67. 67. CT scans of the head• For some brain scans, you may be given an injection of the contrast medium dye beforehand to make the scan clearer
  68. 68. CT scans of the chest• For some chest (thoracic) scans, you may be given an injection of the contrast medium dye beforehand. This is to help show up the tissues close to the area containing the cancer, for example blood vessels
  69. 69. Pelvic CT scans• Not to eat or drink for some time before the scan• To have an injection of contrast medium just beforehand• Depending on the part of your pelvis being scanned, you may have an injection of a drug to slow down the normal movement of your bowel. This movement (called peristalsis) can distort the scan and make it more difficult to read.
  70. 70. • There is a very detailed scan of the bowel called a virtual colonoscopy (also called a CT colonography). Instead of having a tube and a camera put into your bowel to look inside (a colonoscopy).
  71. 71. 3---- Bone scan• How the Test is Performed• A bone scan involves injecting a radioactive material (radiotracer) into a vein. The substance travels through your blood to the bones and organs. As it wears off, it gives off a little bit of radiation. This radiation is detected by a camera that slowly scans your body. The camera takes pictures of how much radiotracer collects in the bones.
  72. 72. How to Prepare for the Test• You must remove jewelry and other metal objects. You may be asked to wear a hospital gown.• Tell your doctor if you are or may be pregnant.• Do not take any medicine with bismuth in it, such as Pepto-Bismol, for 4 days before the test.
  73. 73. Why the Test is needed• Diagnose a bone tumor or cancer• Determine if a cancer that began elsewhere in your body has spread to the bones; common cancers that spread to the bones include breast, lung, prostate, thyroid, and kidney.• Diagnose a fracture, when it cannot be seen on a regular x-ray (most commonly hip fractures, stress fractures in the feet or legs, or spine fractures)
  74. 74. • Diagnose a bone infection (osteomyelitis)• Diagnose or determine the cause of bone pain, when no other cause has been identified• Evaluate metabolic disorders, such as osteomalacia, renal osteodystrophy, primary hyperparathyroidism, osteoporosis, co mplex regional pain syndrome, and
  75. 75. PROCEDURE OF BONE SCAN• First part – 20 to 30 minutes including time taken to get ready. This will• include injection of the radioactive liquid and may include having some• pictures taken straight after the injection.• • 3 – 6 hours waiting time between• • Second part – 30 to 60 minutes including time taken to get ready.• (Total 4 – 7 hours altogether)• Injection of radioactive liquid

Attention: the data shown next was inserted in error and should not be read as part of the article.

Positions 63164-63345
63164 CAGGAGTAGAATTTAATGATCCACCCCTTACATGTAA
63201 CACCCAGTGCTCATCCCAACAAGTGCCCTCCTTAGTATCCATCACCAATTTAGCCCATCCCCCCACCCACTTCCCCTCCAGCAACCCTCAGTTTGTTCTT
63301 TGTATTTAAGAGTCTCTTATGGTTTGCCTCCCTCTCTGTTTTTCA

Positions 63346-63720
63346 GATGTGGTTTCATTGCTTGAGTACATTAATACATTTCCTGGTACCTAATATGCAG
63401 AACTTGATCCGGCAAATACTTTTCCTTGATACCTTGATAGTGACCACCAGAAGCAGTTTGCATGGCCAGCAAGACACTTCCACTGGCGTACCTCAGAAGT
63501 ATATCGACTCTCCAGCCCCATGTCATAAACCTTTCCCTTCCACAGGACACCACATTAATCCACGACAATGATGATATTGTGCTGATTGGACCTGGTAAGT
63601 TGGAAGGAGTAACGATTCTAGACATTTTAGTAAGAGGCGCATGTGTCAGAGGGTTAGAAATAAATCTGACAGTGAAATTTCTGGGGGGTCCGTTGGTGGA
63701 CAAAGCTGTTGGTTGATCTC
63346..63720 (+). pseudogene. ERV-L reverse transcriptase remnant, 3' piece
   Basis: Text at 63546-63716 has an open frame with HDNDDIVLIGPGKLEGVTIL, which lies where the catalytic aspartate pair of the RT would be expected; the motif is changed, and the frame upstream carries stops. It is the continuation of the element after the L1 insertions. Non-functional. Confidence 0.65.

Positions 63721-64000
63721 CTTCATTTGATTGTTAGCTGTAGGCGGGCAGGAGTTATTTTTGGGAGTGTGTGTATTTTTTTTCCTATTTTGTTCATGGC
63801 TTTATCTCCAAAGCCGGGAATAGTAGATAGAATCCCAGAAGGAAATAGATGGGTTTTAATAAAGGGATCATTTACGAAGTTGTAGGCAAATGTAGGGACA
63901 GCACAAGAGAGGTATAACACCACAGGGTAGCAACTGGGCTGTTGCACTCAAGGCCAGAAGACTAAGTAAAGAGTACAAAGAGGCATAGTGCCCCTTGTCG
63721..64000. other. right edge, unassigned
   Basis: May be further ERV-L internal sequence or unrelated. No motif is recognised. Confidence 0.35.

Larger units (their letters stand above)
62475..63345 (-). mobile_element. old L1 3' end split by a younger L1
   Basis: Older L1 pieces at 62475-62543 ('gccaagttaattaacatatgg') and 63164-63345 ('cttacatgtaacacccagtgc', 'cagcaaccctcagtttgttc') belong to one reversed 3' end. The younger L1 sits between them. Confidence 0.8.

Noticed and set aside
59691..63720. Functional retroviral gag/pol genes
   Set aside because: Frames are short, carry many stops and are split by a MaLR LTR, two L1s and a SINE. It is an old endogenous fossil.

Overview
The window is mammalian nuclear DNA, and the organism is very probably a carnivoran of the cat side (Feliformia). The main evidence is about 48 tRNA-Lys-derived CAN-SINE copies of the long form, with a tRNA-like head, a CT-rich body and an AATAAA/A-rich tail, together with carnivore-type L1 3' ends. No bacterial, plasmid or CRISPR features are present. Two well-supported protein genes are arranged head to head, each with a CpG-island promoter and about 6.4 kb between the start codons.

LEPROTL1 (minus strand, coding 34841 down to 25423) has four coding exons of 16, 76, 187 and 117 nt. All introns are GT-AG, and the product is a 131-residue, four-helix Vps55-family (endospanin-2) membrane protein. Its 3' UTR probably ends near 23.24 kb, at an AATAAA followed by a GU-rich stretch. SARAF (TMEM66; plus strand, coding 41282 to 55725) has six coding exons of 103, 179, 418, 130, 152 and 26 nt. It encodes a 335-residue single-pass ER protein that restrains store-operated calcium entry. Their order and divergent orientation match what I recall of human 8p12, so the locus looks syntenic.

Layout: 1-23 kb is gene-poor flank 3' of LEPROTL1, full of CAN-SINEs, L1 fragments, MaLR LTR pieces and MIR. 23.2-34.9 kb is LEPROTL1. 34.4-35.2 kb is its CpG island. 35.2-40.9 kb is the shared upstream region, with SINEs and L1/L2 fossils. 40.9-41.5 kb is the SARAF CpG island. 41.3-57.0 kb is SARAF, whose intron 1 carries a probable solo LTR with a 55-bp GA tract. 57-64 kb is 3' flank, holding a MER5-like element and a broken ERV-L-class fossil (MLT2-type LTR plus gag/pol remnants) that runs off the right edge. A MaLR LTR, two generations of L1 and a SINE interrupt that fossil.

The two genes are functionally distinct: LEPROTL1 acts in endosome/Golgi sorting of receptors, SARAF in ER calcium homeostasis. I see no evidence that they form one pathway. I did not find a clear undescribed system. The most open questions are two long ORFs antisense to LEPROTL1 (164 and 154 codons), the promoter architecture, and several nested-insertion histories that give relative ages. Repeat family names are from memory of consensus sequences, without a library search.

76. 76. • After the Bone Scan• You will be able to go soon after the bone scan has finished and can continue with normal activities.• Staff will need to take out the needle if it is still in your arm.• Staff will give you any special instructions• The radioactive liquid will pass out of your body in your urine within 2 days. You will not notice it as it is colourless.• Drink plenty of fluid to help get rid of the radioactive liquid
  77. 77. 4- lymphangiogram (LAG)• Lymphangiography• radiographic examination of the lymphatic system by injection of contrast medium. The procedure serves to visualize lymph vessels in the upper and lower extremities, thethoracic duct and regional lymph nodes, particularly the axillary, inguinal, external and common iliac and para-aortic (lumbar) groups.
  78. 78. Indications• 1. Oily lymphangiography has been performed for a) detection of regional lymph node metastases (pelvic tumours and malignant melanomas) and in staging of malignantlymphomas, and b) chylothorax and pathologies of the thoracic duct (injuries, infectious diseases, tumour invasion).• 2. Water-soluble lymphangiography is indicated for investigation of primary and secondary lymphoedema.
  79. 79. 5- Mammogram• A mammogram is an x-ray examination of the breast. It is used to detect and diagnose breast disease in women who either have breast problems such as a lump, pain, or nipple discharge, as well as for women who have no breast complaints.
  80. 80. Types of memmography• Digital mammography, also called full-field digital mammography (FFDM), is a mammography system in which the x-ray film is replaced by solid-state detectors that convert x-rays into electrical signals.• Computer-aided detection (CAD) systems use a digitized mammographic image that can be obtained from either a conventional film mammogram or a digitally acquired mammogram. The computer software then searches for abnormal areas of density, mass, or calcification that may indicate the presence
  81. 81. • common uses of the procedure• Mammograms are used as a screening tool to detect early breast cancer in women experiencing no symptoms and to detect and diagnose breast disease in women experiencing symptoms such as a lump, pain or nipple discharge.
  82. 82. • Screening Mammography Mammography plays a central part in early detection of breast cancers because it can show changes in the breast up to two years before a patient or physician can feel them.• Diagnostic Mammography Diagnostic mammography is used to evaluate a patient with abnormal clinical findings—such as a breast lump or lumps.
  83. 83. Preparation of patient• Do not wear deodorant, talcum powder or lotion under your arms or on your breasts on the day of the exam. These can appear on the mammogram as calcium spots.• Describe any breast symptoms or problems to the technologist performing the exam.•